This is because many of the law-makers, Congressional Representatives, and Senators are landlords themselves and from their position of power they pass amendments to the land reform act that make it powerless. They also use their influence to prevent the implementation of the law in their lands and others bribe government officials to find exemptions for them.

70% of the population are rural based and have remained in poverty because of the unjust economic and social situation. The population of the Philippines today is 65 million. If we can review this and represent the ownership of land and property in the Philippines in a Pyramid we can see that:

1. Only 2% of the population own about 70% of the means of production, land, infrastructure, factories and real estate.

2. A small middle class, about 20% of the population, have about 10% ownership.

3. Whereas the vast majority of the population are rural folk and make up 75% of the population but only own 2O% of the property among them all. Whatever food items they produce and can keep for themselves is usually only sufficient to feed their family but if they have a surplus they can never rise out of poverty because the prices of their products are controlled.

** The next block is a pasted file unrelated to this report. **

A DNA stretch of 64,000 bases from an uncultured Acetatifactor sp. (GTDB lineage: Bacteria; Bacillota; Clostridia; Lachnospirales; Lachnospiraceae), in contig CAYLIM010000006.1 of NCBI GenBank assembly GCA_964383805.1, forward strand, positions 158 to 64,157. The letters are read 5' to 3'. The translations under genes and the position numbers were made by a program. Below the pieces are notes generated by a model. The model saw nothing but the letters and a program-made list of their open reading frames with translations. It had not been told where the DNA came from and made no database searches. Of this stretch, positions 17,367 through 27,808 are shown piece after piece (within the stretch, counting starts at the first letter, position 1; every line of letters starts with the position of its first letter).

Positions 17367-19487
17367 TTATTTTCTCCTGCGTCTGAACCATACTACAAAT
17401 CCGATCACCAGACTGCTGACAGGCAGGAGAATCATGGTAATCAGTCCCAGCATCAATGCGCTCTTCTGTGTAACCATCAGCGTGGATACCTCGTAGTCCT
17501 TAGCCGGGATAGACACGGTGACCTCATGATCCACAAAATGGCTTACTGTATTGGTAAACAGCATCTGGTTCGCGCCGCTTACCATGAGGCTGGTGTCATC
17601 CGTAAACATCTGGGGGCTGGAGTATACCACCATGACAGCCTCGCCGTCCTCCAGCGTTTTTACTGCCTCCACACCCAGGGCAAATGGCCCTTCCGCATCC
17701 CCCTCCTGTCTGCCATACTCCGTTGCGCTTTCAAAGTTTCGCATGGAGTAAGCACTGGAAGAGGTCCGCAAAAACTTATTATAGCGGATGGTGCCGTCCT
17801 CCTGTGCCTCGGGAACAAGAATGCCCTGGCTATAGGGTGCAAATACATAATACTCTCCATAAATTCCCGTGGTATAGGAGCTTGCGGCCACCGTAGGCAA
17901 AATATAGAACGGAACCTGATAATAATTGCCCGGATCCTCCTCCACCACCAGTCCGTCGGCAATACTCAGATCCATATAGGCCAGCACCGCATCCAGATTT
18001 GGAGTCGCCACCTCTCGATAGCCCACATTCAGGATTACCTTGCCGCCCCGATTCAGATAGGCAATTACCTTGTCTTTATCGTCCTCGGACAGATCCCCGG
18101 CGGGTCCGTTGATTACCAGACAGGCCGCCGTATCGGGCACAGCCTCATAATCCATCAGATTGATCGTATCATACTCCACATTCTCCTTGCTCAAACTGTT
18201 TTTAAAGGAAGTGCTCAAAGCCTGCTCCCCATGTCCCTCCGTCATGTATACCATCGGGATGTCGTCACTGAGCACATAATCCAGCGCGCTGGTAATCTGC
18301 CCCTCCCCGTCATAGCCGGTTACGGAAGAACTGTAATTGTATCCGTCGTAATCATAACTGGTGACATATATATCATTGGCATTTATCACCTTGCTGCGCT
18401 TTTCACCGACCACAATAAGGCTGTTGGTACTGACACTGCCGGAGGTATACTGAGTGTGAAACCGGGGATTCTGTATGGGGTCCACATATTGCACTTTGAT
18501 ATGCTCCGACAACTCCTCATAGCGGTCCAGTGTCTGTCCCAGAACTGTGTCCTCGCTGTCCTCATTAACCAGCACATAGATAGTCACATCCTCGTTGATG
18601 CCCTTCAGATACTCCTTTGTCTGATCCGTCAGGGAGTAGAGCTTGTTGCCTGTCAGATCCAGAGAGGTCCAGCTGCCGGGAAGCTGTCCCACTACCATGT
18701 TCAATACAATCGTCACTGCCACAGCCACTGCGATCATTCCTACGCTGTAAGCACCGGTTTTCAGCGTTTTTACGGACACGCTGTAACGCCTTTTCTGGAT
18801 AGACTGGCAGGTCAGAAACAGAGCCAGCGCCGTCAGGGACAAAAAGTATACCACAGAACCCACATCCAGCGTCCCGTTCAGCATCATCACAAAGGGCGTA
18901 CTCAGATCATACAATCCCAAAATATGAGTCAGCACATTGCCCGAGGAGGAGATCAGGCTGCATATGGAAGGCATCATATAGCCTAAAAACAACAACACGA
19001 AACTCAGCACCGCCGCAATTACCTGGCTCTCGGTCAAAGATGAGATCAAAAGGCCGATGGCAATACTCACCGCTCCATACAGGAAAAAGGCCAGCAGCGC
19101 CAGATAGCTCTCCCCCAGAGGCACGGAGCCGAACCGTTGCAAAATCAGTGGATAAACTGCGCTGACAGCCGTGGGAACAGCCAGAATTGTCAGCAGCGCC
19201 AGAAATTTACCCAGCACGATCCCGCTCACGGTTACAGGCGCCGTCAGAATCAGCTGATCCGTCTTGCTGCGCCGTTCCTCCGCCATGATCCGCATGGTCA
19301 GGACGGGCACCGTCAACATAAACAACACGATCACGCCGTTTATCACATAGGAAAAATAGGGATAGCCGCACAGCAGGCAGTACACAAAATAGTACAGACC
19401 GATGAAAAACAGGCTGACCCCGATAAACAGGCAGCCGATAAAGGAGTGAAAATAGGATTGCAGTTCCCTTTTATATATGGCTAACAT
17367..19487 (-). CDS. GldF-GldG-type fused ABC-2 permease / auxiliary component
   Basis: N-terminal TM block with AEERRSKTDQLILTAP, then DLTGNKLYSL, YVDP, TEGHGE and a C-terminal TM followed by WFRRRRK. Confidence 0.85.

The Example Of Mangos

Mangos are a very delicious and desirable tropical fruit. The mango tree grows to a large size and can be very productive when fifty or sixty years old. The PREDA FAIR TRADE PRODUCT project is helping small farmers and farmer cooperatives to produce organic mangos in the traditional way both for the fresh fruit market and for making dried mangos with no chemical additives and preservative (SO2) free. Preda buys the fresh fruit directly from the farmers paying them a fair price by the kilo. In other provinces where there is a drying factory PREDA arranges for the farmers to sell their mangos directly to the dried mango processing factory and they bypass all the middlemen. Preda can do this because The Fair Trade marketing organizations in Europe pay a just and fair price.